After fleeing the house where her boyfriend shot her, the woman told police she believed the man would kill their 3-year-old daughter and that he had said he would engage responding officers in a shootout.
And when Metro Police met 56-year-old George Tillman, who was armed with a gun and an ammunition belt, late Saturday at the front door — 1928 Bookbinder Drive, near Lake Mead Boulevard and Torrey Pines Drive — he appeared ready for a confrontation.
But he shut the door, later returning to slam the security screen door.
The first rounds went off amid brief pauses as Tillman shot toward his backyard, where officers stood surrounding the house. Then he shot outside several more times.
And when a SWAT team breached the entrance at 12:04 a.m., he shot at the officers for the last time.
The dramatic shootout and rescue of the child was captured on officer body-worn cameras showed Wednesday afternoon by Clark County Assistant Sheriff Tom Roberts, who provided further details from Metro’s headquarters.
A nearby resident called 911 about 9:49 p.m. when a woman appeared at his door saying her boyfriend was trying to “murder” her, Roberts said. The second call came in nine minutes later, saying it appeared like the woman was bitten by her boyfriend because a “large chunk” of skin was missing from her arm and she was “dizzy.”
The third call at 10:41 p.m. was a clarification: It wasn’t a bite, it was a gunshot wound, Roberts said. That’s when officers and medics rushed to the scenes.
Talking to the woman at the scene and later at University Medical Center, officers determined that the man remained at the couple’s house and their daughter was with him, Roberts said.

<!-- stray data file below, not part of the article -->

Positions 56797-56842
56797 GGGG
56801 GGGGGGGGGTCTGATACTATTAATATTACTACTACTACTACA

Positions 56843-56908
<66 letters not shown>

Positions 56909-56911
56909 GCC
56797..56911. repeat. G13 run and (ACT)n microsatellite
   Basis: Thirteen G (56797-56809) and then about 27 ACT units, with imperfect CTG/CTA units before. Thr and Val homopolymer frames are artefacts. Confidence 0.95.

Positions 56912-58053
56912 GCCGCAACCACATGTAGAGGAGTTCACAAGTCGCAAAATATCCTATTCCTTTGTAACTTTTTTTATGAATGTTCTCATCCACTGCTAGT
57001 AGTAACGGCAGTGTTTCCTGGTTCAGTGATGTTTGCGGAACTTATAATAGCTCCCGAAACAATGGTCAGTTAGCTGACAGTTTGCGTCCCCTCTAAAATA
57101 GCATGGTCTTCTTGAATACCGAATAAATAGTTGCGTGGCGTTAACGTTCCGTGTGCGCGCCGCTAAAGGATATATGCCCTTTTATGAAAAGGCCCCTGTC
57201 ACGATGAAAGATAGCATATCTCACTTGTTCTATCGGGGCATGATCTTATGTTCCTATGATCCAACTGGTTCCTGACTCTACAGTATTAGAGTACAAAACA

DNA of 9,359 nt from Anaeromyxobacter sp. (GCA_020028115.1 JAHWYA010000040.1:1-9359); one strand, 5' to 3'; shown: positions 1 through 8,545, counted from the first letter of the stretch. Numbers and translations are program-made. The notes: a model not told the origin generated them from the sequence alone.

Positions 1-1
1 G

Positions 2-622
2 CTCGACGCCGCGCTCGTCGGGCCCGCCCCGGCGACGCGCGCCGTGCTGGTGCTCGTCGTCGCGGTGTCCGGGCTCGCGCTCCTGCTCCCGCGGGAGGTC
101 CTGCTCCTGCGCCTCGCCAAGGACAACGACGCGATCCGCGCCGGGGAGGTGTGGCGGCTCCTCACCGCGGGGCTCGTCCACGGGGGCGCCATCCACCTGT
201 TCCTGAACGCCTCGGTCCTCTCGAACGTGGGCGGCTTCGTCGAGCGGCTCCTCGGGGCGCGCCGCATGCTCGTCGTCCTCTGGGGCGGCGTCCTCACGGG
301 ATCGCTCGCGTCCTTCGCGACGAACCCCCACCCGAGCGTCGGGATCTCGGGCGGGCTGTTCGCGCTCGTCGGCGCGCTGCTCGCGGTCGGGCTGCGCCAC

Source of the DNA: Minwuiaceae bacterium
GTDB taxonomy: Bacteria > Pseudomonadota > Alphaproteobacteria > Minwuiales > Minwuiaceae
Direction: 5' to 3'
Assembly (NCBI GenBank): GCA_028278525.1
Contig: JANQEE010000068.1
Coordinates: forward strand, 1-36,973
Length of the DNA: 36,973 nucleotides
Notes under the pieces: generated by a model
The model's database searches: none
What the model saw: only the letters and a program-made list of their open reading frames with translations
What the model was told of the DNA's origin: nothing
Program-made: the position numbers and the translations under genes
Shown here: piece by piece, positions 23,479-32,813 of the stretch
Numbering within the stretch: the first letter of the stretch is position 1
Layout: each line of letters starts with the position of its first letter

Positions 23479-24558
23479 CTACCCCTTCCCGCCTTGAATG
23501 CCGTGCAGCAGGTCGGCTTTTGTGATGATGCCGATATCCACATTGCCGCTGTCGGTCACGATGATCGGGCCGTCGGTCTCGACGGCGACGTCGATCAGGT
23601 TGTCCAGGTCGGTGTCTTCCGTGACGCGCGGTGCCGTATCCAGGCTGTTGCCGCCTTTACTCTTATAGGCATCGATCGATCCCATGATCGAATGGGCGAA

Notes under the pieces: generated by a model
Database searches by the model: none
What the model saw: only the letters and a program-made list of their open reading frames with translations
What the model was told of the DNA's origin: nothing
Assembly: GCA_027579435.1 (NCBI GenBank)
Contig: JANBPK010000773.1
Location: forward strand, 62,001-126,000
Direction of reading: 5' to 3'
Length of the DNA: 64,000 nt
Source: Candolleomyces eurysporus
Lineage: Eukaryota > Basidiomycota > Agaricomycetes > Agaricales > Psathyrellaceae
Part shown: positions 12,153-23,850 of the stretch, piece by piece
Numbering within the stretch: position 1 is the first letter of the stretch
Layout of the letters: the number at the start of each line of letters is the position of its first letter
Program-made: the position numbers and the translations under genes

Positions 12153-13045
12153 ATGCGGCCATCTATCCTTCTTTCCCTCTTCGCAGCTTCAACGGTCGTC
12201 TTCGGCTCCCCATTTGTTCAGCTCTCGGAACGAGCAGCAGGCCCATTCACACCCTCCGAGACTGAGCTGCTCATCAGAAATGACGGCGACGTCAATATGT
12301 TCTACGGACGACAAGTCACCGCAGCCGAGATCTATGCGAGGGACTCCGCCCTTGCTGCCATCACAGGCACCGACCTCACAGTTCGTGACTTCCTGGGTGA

Meanwhile, police were trying to negotiate with Tillman, who was only responding with gunfire, Roberts said. The first two rounds did not strike anyone or seemingly anything.
The second gunfire volley struck two vehicles, a mailbox and a tree, Roberts said.
Sometime during the shootout, the woman told police that she thought Tillman would kill their daughter.
Taking in that information and Tillman’s previous history with local police, including a time where he was legally held for a mental evaluation, “the SWAT team then determined that the crisis entry had to be made to save the life of the child,” Roberts said.
So the SWAT officers breached the entrance and a group of them rushed in as a fire alarm blared.
As they entered — first Theodore Carrasco, 36, followed by Cody Thompson, 33, and the rest of the officers — Tillman retreated to a bedroom, firing six rounds, only striking a wall, Roberts said.
Carrasco returned fire, then Thompson, Roberts said. They each shot three times.
Another officer rescued the girl, who was on a bed at “arm’s length” from Tillman who now lay gravely wounded, Roberts said.
The rescue was captured on that officer’s camera.
“You OK?” the officer is heard asking her. “Yeah,” she replies with her toddler’s voice. “Where are you hurt, baby girl?”
The officer and the girl make their exit and medics rush to attend her. She’s treated for “minor bumps and scrapes” and taken to UMC, where her father later dies, Roberts said.
Roberts said that officers were lucky not to be shot that night.
Carrasco and Thompson were placed on administrative leave while the investigation continued. The woman who was shot remained hospitalized Wednesday afternoon but is expected to survive, Roberts said.
“Our officers handle thousands of calls every year, many of them (are) critical, dynamic situations,” Roberts said. “But these officers often go into residences at night not knowing where the threat is in the home or what they may encounter. On this night … officers did know a 3-year-old little girl was being held by her father and was armed and (he) was threatening to shoot her and the responding officers. What those officers did that night to get that little girl out safely, makes me and this agency proud.”
Although Tillman had multiple felony arrests for suspicion of domestic violence in California, he was allowed to own firearms because those charges had either been dismissed or brought down to misdemeanors, Roberts said. Locally he also had a history of domestic-related incidents, but it wasn’t immediately clear if he was ever prosecuted.
This was the 10th police shooting in Metro’s jurisdiction so far in 2017, the fifth fatal. At the same time last year, Metro had investigated six total, two with fatalities.